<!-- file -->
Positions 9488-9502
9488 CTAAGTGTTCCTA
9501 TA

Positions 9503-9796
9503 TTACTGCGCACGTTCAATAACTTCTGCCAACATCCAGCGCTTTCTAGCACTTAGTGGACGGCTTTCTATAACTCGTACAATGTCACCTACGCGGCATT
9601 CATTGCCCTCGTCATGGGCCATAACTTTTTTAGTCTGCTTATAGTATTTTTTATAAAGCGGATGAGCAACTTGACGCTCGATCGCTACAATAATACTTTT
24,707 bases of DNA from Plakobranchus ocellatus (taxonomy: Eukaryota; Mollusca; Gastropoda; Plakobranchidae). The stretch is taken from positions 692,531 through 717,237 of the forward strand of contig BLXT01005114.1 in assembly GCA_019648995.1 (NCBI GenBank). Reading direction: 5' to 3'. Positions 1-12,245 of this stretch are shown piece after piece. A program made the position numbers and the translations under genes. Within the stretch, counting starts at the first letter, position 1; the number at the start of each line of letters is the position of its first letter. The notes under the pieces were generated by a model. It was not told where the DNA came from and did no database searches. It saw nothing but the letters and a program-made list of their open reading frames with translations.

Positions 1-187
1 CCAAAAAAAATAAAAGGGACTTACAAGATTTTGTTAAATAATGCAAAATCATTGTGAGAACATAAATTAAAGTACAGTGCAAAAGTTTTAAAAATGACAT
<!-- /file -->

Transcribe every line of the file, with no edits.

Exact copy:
Positions 9488-9502
9488 CTAAGTGTTCCTA
9501 TA

Positions 9503-9796
9503 TTACTGCGCACGTTCAATAACTTCTGCCAACATCCAGCGCTTTCTAGCACTTAGTGGACGGCTTTCTATAACTCGTACAATGTCACCTACGCGGCATT
9601 CATTGCCCTCGTCATGGGCCATAACTTTTTTAGTCTGCTTATAGTATTTTTTATAAAGCGGATGAGCAACTTGACGCTCGATCGCTACAATAATACTTTT
24,707 bases of DNA from Plakobranchus ocellatus (taxonomy: Eukaryota; Mollusca; Gastropoda; Plakobranchidae). The stretch is taken from positions 692,531 through 717,237 of the forward strand of contig BLXT01005114.1 in assembly GCA_019648995.1 (NCBI GenBank). Reading direction: 5' to 3'. Positions 1-12,245 of this stretch are shown piece after piece. A program made the position numbers and the translations under genes. Within the stretch, counting starts at the first letter, position 1; the number at the start of each line of letters is the position of its first letter. The notes under the pieces were generated by a model. It was not told where the DNA came from and did no database searches. It saw nothing but the letters and a program-made list of their open reading frames with translations.

Positions 1-187
1 CCAAAAAAAATAAAAGGGACTTACAAGATTTTGTTAAATAATGCAAAATCATTGTGAGAACATAAATTAAAGTACAGTGCAAAAGTTTTAAAAATGACAT